‘Period Leave’: a privilege or a necessity?

Imogen Braddick 

Period leave: providing women with paid leave when their time of the month gets too painful and uncomfortable. Sounds good, right? Tucked up in bed with lots of painkillers and Netflix? Earlier this year, a female-dominated company in Bristol introduced ‘period leave’ for its employees. But, once again, the UK is actually behind on this phenomenon. 

Japan was the first country to introduce a law on period leave in 1941 and in 2001 South Korea also introduced a law to allow women one day off per month. Some provinces in China also allow the same. Yet women often don’t use period leave provision in these countries due to fear of social stigma. Menstruation remains a taboo subject in many countries across the world, not just the UK. Passing a law for period leave may look beneficial from the outside but the stigma remains, and implementation and use of it remains minimal. 

Importantly, what are the implications for gender equality? Are we not reinforcing the view of women as the weaker gender? Some argue period leave is discriminatory and sexist, yet others view it as a medical necessity. 

But maternity leave already weakens a woman’s role in the workplace. It is already a known fact that maternity leave is one of the key reasons that women are less likely to be employed and contributes to receiving a lower salary than men. If companies are legally obliged to allow women to take time off each month, surely they are less likely to be taken on by profit-maximising companies who prioritise productivity over welfare. We live in a capitalist country – do companies really worry about improving equality? Paternity leave is required to enhance gender equality at both home and in the workplace, but I’ll leave that for an entirely separate discussion another time. 

Companies who have enforced period leave argue that it actually helps with productivity – women take time off when they are unable to work due to pain and discomfort and then work more efficiently during the rest of the month. Sound patronising? I agree. 

Should health come first? Should we be encouraging a positive work-life balance? Of course. But that is not possible within our capitalist society. Companies aim for high levels of productivity and output – providing women with multiple benefits is only going to reduce their importance in the workplace. Women are half of our population and half our labour force – gender equality is hideously far away and I’m unsure whether period leave is actually pushing us further away from equality. Maybe it works in other countries because they care about their people, not their profits.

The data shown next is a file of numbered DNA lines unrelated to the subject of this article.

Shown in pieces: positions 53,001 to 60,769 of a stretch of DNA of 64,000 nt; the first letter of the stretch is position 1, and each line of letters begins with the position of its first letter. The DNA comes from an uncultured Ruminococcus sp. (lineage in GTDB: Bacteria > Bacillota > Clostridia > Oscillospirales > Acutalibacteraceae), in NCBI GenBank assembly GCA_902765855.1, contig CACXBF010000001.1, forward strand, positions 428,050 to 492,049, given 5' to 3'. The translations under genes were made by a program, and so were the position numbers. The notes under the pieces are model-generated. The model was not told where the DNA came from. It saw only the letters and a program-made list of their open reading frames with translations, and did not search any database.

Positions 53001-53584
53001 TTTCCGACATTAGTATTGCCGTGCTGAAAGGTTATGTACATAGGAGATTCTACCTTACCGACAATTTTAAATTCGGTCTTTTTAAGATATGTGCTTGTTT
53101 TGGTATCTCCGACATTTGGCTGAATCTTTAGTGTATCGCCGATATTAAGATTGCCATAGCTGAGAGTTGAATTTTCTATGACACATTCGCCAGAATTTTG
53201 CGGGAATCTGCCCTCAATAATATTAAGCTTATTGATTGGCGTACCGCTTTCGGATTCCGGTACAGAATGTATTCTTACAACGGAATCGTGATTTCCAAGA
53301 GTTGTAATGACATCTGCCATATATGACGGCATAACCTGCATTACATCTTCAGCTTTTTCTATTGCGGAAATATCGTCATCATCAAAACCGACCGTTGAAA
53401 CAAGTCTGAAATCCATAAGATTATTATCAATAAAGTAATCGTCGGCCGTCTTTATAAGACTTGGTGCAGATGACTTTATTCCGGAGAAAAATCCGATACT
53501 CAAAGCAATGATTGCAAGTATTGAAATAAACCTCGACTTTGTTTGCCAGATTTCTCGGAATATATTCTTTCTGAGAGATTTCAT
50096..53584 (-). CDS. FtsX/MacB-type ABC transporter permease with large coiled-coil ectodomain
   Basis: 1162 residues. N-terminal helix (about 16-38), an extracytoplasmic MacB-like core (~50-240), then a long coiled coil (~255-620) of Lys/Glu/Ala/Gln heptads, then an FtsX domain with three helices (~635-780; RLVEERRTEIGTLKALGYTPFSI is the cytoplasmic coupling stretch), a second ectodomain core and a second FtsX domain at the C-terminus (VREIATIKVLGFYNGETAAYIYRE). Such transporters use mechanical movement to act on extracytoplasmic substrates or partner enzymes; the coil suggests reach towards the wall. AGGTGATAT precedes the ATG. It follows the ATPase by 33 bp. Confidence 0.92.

Simply acknowledging the challenge and pain of periods may be a step forward for some. I’m a feminist; I think both genders should be equal. Yet in this case I think ‘period leave’ is a step too far and I’m hesitant to believe that it is actually going to benefit women in the long-run. Morally it might make you feel better, but with regards to improving the status of women to match that of men, I doubt we will make any progress if ‘period leave’ spreads among companies.

It remains a debated subject and many women are divided on its implementation. It is a legal right in countries where it already exists, but few women take it. One reason being that they get paid for the amount of days they work. Another, it’s a taboo subject – it’s embarrassing for some.

For all we know, it could go the entirely opposite way and actually benefit women in the West. But, historically, dividing genders and allowing some privileges and others not…it is not exactly a flawless plan. It’s not equal either, right?